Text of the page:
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Robe Enjoys Sweet High with Krezip
When Dutch rock band Krezip reunited after a ten-year hiatus they wanted to make a big impact, so their management Friendly Fire asked Andre Beekmans of The Art of Light to create a signature lighting and video production design for three epic shows at Amsterdam’s Ziggo Dome.
Andre, who has created shows for some of the most popular global DJ superstars like Armin van Buuren and Hardwell, was on a mission to stun and amaze Krezip fans with a unique design to ensure a lasting impression. Assisting him in the task were over 150 Robe moving lights, a mix of Spiiders, BMFL Spots and BMFL Blades.
The stage design, including a thrust connecting main and B stages, was already decided on when Andre joined the team, but he had an open brief for lighting and video. Well-known for his fresh and innovative work, he once again broke new ground to deliver this one!
Wanting to take a full conceptual approach, Andre deep-dived into the look and feel of the band’s marketing and brand materials related to their reformation, which included new music. This resulted in some additional vision including a mood board of key colours including new white, ravishing blue, living coral, passionate purple, all non-traditional!
He worked the show lighting and visuals from this thematic start, keeping the overall look bold and straightforward whilst engineering the performance space to give up a number of classy looks that worked nicely with the six basic colours.
Six nine-metre high by 2.5 metre wide upstage video columns defined the upstage area, and these moved sideways on a tracking system making up multiple configurations. While the show narrative was evolved from the band’s music and history, another wish was to move the whole production up several levels from where they left off on 2009.
Andre collaborated closely with the artists and their technical producer Marcel Buurman and the band’s manager Robert Swarts, who both had some requests, but they were keen for Andre to further develop his creative ideas, so there was a healthy bi-directional dialogue and communication as well as a complete trust of each other’s vision and talent. “It almost felt like I was another band member at times,” Andre stated.
The show started with all the screen elements butted together in a solid block with a lot of IMAG on it for the first part of the show so audiences could clearly see everyone. When the screen divided it revealed nine columns of six Robe Spiider LED wash beams rigged behind on ladders. This had a huge dramatic effect, complete with gasps of amazement the first time it was revealed.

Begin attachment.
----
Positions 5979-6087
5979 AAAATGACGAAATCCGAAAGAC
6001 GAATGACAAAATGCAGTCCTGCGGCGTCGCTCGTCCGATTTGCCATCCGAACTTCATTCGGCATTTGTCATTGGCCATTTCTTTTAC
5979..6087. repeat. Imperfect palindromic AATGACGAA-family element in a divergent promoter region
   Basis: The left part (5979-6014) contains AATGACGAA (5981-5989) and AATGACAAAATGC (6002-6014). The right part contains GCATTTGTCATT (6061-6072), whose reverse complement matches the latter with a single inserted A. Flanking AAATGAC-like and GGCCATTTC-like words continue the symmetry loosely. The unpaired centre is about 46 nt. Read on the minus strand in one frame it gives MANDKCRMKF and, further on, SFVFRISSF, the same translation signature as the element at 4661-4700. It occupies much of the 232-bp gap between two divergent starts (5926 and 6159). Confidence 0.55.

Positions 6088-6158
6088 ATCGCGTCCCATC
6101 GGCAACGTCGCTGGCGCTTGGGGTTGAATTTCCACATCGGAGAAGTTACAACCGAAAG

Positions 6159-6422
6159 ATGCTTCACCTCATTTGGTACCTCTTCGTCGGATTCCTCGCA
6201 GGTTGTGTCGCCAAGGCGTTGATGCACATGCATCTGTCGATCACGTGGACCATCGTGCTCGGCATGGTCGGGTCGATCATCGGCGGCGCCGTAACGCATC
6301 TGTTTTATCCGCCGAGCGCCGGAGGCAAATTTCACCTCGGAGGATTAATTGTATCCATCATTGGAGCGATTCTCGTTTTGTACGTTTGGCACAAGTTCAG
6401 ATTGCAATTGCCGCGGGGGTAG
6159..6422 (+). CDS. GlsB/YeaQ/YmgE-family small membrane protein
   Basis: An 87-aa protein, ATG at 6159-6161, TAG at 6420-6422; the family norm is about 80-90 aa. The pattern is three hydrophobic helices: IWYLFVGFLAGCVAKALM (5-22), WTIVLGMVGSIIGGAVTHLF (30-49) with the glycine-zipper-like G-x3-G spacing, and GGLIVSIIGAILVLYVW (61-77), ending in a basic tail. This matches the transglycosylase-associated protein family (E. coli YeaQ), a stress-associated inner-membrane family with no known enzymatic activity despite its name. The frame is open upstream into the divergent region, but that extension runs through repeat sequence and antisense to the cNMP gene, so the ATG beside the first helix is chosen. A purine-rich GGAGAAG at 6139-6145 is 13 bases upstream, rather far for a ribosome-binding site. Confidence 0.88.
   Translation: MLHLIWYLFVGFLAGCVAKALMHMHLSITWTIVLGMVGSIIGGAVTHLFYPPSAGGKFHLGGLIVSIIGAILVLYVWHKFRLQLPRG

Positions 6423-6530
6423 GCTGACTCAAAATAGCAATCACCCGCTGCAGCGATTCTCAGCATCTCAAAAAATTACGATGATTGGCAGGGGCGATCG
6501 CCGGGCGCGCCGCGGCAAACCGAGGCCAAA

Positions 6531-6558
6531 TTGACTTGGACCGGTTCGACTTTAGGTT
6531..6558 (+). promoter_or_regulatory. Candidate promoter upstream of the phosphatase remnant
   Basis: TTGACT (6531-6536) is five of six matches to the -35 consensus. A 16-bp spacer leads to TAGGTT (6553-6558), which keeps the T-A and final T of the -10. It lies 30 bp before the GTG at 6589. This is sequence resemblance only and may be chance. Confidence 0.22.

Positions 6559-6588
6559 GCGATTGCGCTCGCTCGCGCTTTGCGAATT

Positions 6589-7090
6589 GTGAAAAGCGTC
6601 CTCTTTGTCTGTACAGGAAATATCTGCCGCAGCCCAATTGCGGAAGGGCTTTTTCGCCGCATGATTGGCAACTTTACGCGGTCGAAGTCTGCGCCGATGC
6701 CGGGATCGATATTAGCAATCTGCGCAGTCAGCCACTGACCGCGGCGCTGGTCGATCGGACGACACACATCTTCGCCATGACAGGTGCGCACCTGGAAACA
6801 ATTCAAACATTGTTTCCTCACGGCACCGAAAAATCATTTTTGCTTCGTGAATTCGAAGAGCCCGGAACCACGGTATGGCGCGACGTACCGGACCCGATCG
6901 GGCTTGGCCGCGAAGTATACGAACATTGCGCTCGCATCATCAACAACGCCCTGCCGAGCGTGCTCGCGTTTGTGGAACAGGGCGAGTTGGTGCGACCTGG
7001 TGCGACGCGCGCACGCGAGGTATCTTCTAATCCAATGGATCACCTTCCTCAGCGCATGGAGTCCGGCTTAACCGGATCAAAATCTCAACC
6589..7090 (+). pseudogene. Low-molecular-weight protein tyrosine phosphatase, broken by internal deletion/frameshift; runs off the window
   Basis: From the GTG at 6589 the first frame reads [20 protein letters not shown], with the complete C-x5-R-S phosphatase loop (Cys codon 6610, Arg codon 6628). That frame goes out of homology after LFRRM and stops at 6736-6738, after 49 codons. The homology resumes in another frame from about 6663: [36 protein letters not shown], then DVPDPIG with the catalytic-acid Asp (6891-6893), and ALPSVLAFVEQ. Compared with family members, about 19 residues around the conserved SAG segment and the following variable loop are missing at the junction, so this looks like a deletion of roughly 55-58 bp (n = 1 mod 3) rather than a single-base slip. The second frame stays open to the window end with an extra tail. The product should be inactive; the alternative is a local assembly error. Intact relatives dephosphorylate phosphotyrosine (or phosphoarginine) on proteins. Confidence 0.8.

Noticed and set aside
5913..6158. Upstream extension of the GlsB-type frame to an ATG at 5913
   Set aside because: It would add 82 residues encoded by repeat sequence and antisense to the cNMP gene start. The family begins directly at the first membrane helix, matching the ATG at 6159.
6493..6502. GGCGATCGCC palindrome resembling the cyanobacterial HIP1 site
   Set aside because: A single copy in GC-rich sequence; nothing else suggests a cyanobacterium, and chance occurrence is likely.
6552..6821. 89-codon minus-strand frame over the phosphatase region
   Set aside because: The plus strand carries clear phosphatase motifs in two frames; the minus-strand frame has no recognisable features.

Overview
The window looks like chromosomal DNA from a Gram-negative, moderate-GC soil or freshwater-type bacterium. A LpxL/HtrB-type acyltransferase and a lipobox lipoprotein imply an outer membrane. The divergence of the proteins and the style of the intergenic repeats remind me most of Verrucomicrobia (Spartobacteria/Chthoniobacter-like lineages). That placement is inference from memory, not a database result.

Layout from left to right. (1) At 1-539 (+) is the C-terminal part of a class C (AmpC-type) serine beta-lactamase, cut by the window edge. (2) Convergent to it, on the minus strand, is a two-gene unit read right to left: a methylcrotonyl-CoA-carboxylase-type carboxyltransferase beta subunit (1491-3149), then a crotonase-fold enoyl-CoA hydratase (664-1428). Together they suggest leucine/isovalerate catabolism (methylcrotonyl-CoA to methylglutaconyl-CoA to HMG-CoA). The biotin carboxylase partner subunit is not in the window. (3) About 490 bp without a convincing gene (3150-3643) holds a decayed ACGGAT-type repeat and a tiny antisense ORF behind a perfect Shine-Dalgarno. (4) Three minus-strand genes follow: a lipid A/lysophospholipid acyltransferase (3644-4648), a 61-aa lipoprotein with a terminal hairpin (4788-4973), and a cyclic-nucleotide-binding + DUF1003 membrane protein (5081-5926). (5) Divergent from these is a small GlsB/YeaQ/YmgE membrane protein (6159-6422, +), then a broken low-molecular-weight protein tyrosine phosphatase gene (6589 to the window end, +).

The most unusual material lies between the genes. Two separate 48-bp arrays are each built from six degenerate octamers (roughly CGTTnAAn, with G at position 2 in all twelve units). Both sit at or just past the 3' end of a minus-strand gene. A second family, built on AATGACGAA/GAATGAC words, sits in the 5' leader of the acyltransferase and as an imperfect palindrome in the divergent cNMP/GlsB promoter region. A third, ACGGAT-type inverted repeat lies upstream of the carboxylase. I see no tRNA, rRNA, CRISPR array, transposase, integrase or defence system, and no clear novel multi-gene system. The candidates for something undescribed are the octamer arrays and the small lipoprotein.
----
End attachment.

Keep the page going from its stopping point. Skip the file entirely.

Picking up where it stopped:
Another 41 Spiiders were rigged on side trusses in the rig, bringing the total to 95. One of the main reasons Andre specified Spiiders was for the powerful and refined colour engine which enabled him to get pure renditions of the unique colours he’d chosen for the show.
In one song, “Not Tonight”, the aesthetic was composed entirely from the Spiider’s flower effects which was a magical punctuation point in the busy 90-minute set action-packed with colour, movement and other visual texturing and 'wow factors'.
Thirty-four BMFL Spots were in the overhead rig, 19 on the overhead trusses with a line of 15 upstage on the deck, used for all the powerful and precise beam work, while 16 BMFL Blades in the front truss did all the key lighting.
Four of the BMFL Spots were controlled by two RoboSpot remote follow systems.
One was positioned upstage centre run from one RoboSpot BaseStation for all the backlight looks, and the other BaseStation operator ran two BMFL Spots on the front truss as front spots and one on a truss above the B-stage which was also positioned to pick up lead singer Jacqueline Govaert as she went to walkabout amidst the crowds in the back seating areas.
The two RoboSpot operators were standing at FOH.
One of the many advantages of using RoboSpots was the flexibility of positioning fixtures to give this sort of 360-degree coverage around the arena, explained Andre.
Andre operated the show himself using a grandMA2 full size console.
The biggest challenge he recalls was creating a complete show concept ahead of any programming and without the band having played live for so long. Also, once he’d established the colour scheme, adhering to it was sometimes demanding, but he did so rigorously and in the process helped create a very strong identity and signature for the band.
Krezip, as a complete surprise, also announced during the concert that they would be producing a new studio album, adding extra excitement to the three shows, which all sold out well in advance and were a massive success, proving there’s still plenty of public interest and enthusiasm.
The goal of making that big impression was something Andre really enjoyed. “I liked the responsibility and also the creative freedom of being able to come up with something original that also had continuity with their brand activations and a common thread really stretched me.
“I also enjoyed being part of a team and collaborating so closely with everyone to produce a show that I think completely exceeded all audience expectations.”
Lighting, which included around 300 other fixtures, was supplied by Phlippo. The video (live camera) director was Johan Veerman who was also briefed by Andre about the essence and vibes of the seven-camera IMAG, while VeeMee were commissioned by Art of Light to supply the playback video content.
photos: The Art of Light
24th January 2020
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